Matthew Livingston doesn’t quite let Frankie into his world entirely. He is president of Alabaster’s secret society, the Loyal Order of the Basset Hounds. Frankie’s father was a Basset Hound, and even now that he’s much older his best friends are still those who were his fellow Basset Hounds at Alabaster. One night, after Matthew runs off, Frankie follows him to a meeting where the Basset Hounds are planning their Halloween prank. After the meeting, Frankie’s thoughts were “how could I have done it better?”
Frankie has a fascination with the concept of the Panopticon, that theoretical prison design where all cells face the guard station so the prisoners always feel like they’re being watched. She also finds Robert Louis Stevenson’s short stories about The Suicide Club fascinating as the members find ways to overcome that always-being-watched feeling in society that keeps us doing what we’re supposed to, that keeps us following unwritten rules.
So Frankie, feeling a surge of power and ingenuity, takes over the Loyal Order of the Basset Hounds. How she does so is part of the fun of the novel. What she does as the leader is most of the fun. But even while engaging in pranks, the book maintains a multifaceted engagement with many layered. It turns out that this book also is not about female power — at least, it is not clear cut. That power doesn’t necessarily bring good thing. In the following segment Frankie has just exploded at her ex-boyfriend for telling her to be careful with Matthew.
She admired herself for taking charge of the situation, for deciding which way it went. She admired her own verbal abilities, her courage, her dominance.
So I was a monster, she thought. At least I wasn’t someone’s little sister, someone’s girlfriend, some sophomore, some girl — someone whose opinions don’t matter.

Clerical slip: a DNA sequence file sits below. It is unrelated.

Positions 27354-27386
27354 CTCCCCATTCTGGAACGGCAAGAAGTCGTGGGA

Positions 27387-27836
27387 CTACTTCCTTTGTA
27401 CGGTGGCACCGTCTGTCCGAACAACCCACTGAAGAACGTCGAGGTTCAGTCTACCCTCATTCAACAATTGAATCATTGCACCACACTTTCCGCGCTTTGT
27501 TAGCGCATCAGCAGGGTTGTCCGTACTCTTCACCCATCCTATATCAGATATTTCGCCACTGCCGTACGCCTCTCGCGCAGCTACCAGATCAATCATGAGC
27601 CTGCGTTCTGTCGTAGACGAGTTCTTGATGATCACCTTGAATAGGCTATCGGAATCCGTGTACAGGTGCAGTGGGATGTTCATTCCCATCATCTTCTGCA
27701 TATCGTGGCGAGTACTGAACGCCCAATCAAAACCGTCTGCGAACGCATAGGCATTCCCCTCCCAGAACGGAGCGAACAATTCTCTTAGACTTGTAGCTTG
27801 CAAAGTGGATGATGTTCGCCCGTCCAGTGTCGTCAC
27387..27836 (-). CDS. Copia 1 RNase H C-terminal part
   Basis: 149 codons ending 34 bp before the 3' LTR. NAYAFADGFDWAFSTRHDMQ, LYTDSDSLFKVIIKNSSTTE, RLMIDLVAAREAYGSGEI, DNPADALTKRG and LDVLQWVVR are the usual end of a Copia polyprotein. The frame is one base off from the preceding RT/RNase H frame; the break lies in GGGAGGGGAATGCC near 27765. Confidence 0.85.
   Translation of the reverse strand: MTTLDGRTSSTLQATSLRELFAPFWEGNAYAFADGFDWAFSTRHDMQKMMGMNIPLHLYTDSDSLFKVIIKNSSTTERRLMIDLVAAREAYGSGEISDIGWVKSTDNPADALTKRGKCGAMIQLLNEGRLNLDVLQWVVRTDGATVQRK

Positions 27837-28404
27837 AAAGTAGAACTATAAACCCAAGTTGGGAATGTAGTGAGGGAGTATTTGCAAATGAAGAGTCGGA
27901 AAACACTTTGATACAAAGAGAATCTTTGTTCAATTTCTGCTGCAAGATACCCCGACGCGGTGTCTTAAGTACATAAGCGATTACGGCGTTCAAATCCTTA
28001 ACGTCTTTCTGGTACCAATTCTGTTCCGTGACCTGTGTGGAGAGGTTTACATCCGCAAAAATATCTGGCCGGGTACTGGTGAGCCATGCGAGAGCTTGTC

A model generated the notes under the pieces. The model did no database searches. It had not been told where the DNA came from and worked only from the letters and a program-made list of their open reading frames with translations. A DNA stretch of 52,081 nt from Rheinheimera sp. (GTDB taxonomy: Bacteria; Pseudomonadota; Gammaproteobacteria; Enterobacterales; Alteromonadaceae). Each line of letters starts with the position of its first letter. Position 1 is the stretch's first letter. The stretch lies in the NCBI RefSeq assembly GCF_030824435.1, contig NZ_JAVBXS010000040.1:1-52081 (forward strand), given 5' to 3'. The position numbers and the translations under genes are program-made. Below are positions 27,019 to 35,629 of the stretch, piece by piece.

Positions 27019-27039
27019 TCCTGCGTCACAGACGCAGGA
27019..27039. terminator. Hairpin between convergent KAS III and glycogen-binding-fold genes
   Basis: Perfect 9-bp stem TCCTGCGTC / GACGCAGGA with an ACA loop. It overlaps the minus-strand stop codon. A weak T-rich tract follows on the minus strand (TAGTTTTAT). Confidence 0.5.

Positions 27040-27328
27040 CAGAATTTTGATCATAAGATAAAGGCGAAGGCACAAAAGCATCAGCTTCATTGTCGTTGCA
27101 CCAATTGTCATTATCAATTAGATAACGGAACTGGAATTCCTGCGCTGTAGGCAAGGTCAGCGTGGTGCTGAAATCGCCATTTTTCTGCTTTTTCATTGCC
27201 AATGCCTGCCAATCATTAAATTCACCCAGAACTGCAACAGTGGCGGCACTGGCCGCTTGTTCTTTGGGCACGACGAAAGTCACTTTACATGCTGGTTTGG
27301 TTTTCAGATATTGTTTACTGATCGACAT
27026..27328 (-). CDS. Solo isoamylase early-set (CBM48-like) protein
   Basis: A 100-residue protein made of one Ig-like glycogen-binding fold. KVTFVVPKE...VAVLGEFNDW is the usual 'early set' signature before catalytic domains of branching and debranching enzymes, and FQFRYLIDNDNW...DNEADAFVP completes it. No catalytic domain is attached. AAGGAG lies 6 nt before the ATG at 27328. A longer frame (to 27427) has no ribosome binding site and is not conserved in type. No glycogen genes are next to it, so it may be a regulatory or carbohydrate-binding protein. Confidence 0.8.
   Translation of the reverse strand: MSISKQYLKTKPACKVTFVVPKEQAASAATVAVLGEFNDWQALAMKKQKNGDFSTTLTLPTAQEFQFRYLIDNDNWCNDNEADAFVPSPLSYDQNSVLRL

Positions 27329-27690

Frankie walked to her next class, not looking out for Matthew or Trish or anyone. Just feeling power surging through her, with all its accompanying guilt, righteousness, joy, and fear.
It’s wonderful to see Frankie admiring herself for what she’s done, even when she doesn’t like herself for what she’s done. But Frankie knows that what she does still isn’t enough to get her what she wants. Even as Frankie uses her intellect to prove she is just as capable, if not much more capable, to lead the Loyal Order of the Basset Hounds, even if they knew it was her, they wouldn’t truly let her in.
Well, I’m afraid I’m just not conveying the layers and ambiguity in this book. It’s all coming across in my words here as rather moralistic, when it actually is never clear what is good for Frankie. The book is fun and provocative. Lockhart’s style engages teenagers; it’s flowing and natural. Lockhart also engages intellectuals who like theories about how architecture conveys messages and rules to society, about symbolic meaning behind seemingly irrational behavior, and, one of my favorites, about the “neglected positive.” The neglected positive is the positive form of words such as disgruntled (gruntled) or immaculate (maculate) that we use only in their negative form. Lockhart isn’t just being clever. All of these elements come together in a highly controlled form that never allows the answers to be easy. I highly recommend getting to know E. Lockhart and the wonderful Frankie Landau-Banks.
In some ways, we can see Frankie Landau-Banks as a neglected positive. A buried word.
A word inside another word that’s getting all the attention.
A mind inside a body that’s getting all the attention.
Frankie’s mind is a word overlooked, but when uncovered — through invention, imagination, or recollection — it wields a power that is comical, surprising, and memorable.